Put a Lid on Price Caps

“Americans Back Price Negotiations on Medicare Drugs,” The Washington Post trumpetted on Saturday.

Well, that’s accurate, until they find out the dangerous side effects of such negotiations.

A November survey by Dutko Research found that support drops by more than half – from 75 to 30 percent – once voters learn that government negotiation would mean that they and their doctors would be free only to choose from a list of government-approved drugs, according to the White House.

Giving the federal government the power to negotiate drug prices means giving it the power to control drug prices.

And that means limiting the range of available drugs.

That’s because price caps can make it unaffordable for drug companies to research and develop life-saving and life-enhancing medications. New drugs are extremely expensive to create. The process requires developing the scientific knowledge to combat diseases chemically, experimentation in well-equipped laboratories, and rigorous testing over prolonged periods of time. If companies cannot recover these costs through prices, they have to slow down drug development.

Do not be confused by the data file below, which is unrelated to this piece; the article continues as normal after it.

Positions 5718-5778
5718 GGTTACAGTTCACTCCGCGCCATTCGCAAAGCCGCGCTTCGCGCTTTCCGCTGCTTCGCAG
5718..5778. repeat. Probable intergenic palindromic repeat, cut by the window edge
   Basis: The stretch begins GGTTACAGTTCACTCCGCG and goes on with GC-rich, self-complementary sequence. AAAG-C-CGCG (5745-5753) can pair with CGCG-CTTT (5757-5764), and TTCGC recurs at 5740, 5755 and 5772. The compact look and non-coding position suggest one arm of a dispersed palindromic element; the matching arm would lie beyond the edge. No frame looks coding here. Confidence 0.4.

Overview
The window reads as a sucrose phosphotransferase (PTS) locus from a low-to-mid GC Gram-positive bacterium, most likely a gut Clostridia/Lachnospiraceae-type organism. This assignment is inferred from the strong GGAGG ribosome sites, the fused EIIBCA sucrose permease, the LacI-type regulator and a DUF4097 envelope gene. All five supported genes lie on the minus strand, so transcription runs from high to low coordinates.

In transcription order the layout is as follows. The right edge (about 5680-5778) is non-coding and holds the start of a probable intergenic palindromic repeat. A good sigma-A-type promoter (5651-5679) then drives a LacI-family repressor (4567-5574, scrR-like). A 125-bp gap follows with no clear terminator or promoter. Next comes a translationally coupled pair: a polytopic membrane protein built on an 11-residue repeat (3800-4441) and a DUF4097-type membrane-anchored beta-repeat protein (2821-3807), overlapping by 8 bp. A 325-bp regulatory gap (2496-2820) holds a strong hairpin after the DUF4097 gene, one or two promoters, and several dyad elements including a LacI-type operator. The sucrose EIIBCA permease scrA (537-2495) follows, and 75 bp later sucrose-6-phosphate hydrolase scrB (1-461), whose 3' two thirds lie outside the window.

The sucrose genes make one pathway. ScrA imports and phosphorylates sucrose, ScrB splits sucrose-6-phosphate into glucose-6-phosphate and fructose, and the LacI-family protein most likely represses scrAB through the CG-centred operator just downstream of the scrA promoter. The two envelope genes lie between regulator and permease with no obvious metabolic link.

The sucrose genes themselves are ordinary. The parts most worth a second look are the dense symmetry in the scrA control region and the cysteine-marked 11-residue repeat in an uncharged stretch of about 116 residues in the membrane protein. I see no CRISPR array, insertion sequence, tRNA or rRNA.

The Canadian government restricts the drugs that are available to sick patients in order to cut costs. While Americans and their doctors frequently have the choice of several different drugs for a particular illness, Canadians often have only one. That means that patients who are allergic to the one available drug, or who suffer from severe side effects, or who simply don’t respond to it, don’t have another option.

Consequences of this limitation have been tragic. In 1997, 49-year-old Ruth Millar of Victoria was stabbed to death by her own son. Aaron Millar had suffered from schizophrenia for about two years, but he’d been unable to obtain a promising anti-psychotic drug because British Columbia bureaucrats blocked access to it.

That kind of restriction could follow federal price negotiations across the border to the United States.

There is a better way. The free market remains the best supplier of human needs–including healthcare needs. Government should get out of the drug business and let the market work.

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